Tesco had favoured GDAs over traffic lights

Tesco had favoured GDAs over traffic lights

Tesco has announced plans to add traffic-light labels to the nutritional information it puts on products.

The decision, revealed today (22 August), is a major change in strategy from Tesco, which has favoured labels that show guideline daily amounts, or GDAs.

Nutritional labelling has long been a topic of fierce debate in the UK, with manufacturers, and the country's largest retailer, Tesco, backing a GDA system, while other retailers favouring "traffic lights" or a combination approach.

The GDA approach, where each nutrient is calibrated in terms of the percentage of a recommended daily intake, is a more detailed approach though its opponents suggest that it can confuse consumers.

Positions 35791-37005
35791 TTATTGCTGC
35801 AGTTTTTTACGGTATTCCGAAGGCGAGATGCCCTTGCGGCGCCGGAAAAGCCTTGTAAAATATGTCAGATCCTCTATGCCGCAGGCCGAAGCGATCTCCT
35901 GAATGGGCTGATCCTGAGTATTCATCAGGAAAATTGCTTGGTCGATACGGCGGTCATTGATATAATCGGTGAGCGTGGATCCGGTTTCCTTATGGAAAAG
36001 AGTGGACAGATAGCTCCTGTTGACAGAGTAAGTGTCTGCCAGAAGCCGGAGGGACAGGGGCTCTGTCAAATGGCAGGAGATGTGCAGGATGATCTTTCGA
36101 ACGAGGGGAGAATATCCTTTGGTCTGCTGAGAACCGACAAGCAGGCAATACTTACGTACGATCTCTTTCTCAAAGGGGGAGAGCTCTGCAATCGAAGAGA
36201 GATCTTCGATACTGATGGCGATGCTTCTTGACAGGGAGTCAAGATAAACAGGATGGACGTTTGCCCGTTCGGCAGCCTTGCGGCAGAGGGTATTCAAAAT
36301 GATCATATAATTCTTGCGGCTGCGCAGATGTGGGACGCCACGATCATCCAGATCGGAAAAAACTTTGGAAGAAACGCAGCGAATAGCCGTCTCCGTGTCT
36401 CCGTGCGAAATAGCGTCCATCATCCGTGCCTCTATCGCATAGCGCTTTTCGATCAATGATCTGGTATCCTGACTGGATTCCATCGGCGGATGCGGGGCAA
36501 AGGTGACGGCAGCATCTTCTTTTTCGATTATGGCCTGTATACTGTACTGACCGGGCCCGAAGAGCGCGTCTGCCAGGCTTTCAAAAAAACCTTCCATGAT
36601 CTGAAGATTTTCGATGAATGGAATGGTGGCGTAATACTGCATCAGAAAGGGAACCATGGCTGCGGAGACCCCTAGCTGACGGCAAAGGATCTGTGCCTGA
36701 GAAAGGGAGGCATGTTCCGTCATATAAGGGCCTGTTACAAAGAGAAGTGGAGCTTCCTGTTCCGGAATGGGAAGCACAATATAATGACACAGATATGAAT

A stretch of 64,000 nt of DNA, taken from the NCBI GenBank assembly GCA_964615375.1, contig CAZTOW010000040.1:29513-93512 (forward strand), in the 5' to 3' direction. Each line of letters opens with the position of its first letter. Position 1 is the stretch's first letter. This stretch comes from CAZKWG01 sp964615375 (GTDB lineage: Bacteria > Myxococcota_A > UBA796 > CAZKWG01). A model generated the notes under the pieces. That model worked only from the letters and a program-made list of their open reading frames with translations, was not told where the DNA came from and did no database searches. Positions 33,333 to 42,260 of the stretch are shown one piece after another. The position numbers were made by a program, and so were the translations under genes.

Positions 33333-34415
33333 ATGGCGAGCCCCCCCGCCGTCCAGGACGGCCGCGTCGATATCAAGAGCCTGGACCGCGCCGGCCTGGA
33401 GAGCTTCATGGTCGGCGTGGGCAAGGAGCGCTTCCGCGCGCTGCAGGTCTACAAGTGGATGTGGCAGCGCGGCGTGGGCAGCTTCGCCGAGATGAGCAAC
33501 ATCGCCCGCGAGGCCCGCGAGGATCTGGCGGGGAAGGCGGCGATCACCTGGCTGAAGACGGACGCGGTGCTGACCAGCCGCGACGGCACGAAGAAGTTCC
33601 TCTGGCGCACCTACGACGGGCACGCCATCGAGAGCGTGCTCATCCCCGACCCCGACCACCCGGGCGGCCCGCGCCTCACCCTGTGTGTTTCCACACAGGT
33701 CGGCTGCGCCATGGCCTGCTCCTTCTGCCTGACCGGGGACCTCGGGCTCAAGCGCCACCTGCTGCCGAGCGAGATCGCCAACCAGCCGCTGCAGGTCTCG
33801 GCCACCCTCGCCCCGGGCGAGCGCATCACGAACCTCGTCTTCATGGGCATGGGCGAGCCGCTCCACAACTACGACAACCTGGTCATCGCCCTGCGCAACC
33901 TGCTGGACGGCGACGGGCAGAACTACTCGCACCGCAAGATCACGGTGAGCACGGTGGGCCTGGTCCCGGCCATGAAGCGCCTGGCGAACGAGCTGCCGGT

The traffic lights system has the advantage of clarity and simplicity but is accused by its critics of being a blunt instrument.

The UK's largest retailer said it would use a "hybrid labelling system", which included both GDAs and traffic lights, after "new customer research".

"We are committed to doing what is right for our customers and therefore have decided to bring together the distinct benefits of GDAs and traffic lights," Tesco CEO Philip Clarke said.

"We always listen to our customers and they have told us that by combining our popular GDA labels with traffic light colour coding we can make it even easier for them to make informed and healthy choices about the food they buy."

Tesco's move was announced days after the UK government finished consulting on ways to introduce more consistent front-of-pack labelling on food.

Clarke added: "We know customers are looking for a consistent approach, and intend to work with government, health bodies, other retailers and manufacturers to deliver this as soon as possible."